Investigation of serotonin transporter gene (SLC6A4) by child abuse history interaction with body mass index and diabetes mellitus of White female depressed psychiatric inpatients

Gen Shinozaki, Magdalena Romanowicz, Simon Kung, James Rundell, David Mrazek

Research output: Contribution to journalReview articlepeer-review

8 Scopus citations

Abstract

Background: The serotonin transporter gene promoter polymorphism (5HTTLPR) and child abuse have been associated with an increased risk for depression. We previously reported the long/long (l/l) genotype of 5HTTLPR being associated with higher heart rate among patients with a history of child abuse compared with those without a history of child abuse, whereas the short allele carriers did not have heart rate differences dependent on child abuse history. This time, we extended our investigation to other outcomes with body mass index (BMI), and diabetes mellitus (DM) diagnosis. Methods: A retrospective chart review identified 185 White female depressed inpatients who were genotyped for 5HTTLPR. Child abuse history, BMI, and DM diagnosis were recorded. The relationship between 5HTTLPR, child abuse, and BMI, as well as a prevalence of DM were analyzed. Results: Among the l/l genotype group, patients with a history of child abuse had a higher prevalence of DM (14.3 vs. 0%, P=0.06), and higher BMI (32.3 vs. 27.3 kg/m 2, P=0.03) compared with those without. Patients with the short allele (s/s or s/l) had fewer differences on the basis of abuse history. Conclusion: A potential interaction between 5HTTLPR and child abuse influenced metabolic profiles of White female depressed inpatients. In contrast with the widely recognized 'reactivity' associated with the short allele of 5HTTLPR, our White female depressed psychiatric inpatients with the l/l genotype showed relatively greater clinical pathology in metabolic profiles if they have a history of child abuse than inpatients with at least one short allele who had a history of child abuse.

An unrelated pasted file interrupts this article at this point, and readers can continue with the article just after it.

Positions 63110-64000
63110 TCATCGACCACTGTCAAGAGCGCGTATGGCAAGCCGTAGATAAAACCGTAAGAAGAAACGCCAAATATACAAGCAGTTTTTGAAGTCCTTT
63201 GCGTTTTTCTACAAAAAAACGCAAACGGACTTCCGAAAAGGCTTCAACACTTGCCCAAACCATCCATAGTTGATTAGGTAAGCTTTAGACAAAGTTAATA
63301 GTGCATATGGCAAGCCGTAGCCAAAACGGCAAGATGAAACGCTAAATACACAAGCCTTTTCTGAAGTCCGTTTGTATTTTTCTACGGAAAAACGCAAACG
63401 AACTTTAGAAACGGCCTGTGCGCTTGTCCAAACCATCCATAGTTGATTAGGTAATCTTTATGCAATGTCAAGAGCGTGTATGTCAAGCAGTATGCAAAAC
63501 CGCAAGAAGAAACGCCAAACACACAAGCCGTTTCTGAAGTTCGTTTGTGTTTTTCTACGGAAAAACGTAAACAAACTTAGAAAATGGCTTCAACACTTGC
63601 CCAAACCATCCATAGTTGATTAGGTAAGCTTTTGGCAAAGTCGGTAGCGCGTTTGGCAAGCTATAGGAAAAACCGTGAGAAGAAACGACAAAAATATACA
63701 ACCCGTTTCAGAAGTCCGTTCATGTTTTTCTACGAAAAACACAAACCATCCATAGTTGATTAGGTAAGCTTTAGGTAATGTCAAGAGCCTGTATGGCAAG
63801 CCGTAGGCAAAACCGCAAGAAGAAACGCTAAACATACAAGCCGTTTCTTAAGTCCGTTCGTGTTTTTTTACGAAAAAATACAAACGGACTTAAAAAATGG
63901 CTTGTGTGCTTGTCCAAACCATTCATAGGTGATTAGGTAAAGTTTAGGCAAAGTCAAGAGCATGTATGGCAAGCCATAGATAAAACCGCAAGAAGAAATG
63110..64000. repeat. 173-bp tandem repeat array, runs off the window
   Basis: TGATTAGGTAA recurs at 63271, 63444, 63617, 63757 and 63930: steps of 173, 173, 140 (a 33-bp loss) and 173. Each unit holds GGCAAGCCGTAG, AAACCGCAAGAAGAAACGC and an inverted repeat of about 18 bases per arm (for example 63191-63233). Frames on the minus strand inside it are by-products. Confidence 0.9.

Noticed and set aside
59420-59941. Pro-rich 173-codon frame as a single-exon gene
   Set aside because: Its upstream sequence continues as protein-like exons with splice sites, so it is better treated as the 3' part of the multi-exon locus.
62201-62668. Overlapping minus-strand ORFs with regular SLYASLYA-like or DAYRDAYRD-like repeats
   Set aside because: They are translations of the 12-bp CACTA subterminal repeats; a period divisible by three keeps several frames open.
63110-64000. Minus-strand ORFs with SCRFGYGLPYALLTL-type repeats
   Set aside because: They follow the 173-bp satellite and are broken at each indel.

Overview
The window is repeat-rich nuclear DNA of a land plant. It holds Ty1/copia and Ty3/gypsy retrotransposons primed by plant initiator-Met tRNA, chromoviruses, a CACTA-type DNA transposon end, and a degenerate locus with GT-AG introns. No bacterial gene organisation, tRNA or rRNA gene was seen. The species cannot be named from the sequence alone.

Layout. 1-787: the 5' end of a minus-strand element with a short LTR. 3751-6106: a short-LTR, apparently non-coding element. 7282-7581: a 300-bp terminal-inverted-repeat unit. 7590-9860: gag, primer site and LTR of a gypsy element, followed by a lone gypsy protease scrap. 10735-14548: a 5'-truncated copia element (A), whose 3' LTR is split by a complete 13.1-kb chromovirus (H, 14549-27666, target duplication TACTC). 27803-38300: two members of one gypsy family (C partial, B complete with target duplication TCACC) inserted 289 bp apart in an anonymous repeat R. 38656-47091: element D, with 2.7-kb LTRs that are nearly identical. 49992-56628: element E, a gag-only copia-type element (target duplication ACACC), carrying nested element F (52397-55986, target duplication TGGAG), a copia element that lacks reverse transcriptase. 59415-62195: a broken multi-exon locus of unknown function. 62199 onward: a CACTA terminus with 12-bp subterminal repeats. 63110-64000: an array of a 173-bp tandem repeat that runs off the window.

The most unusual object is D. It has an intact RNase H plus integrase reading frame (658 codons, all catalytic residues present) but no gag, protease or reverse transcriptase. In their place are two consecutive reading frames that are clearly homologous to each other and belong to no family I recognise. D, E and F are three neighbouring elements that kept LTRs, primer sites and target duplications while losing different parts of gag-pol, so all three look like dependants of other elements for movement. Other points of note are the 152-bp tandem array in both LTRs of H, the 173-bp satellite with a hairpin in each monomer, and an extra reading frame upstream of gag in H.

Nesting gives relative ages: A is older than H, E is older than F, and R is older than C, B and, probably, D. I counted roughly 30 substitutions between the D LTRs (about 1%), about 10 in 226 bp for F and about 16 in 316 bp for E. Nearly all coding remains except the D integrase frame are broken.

Original languageEnglish (US)
Pages (from-to)109-114
Number of pages6
JournalPsychiatric Genetics
Volume22
Issue number3
DOIs
StatePublished - Jun 1 2012

Keywords

  • Body mass index
  • child abuse
  • depression
  • diabetes mellitus
  • gene by environment interaction
  • serotonin transporter gene

ASJC Scopus subject areas

  • Genetics
  • Genetics(clinical)
  • Psychiatry and Mental health
  • Biological Psychiatry

Fingerprint Dive into the research topics of 'Investigation of serotonin transporter gene (SLC6A4) by child abuse history interaction with body mass index and diabetes mellitus of White female depressed psychiatric inpatients'. Together they form a unique fingerprint.

Cite this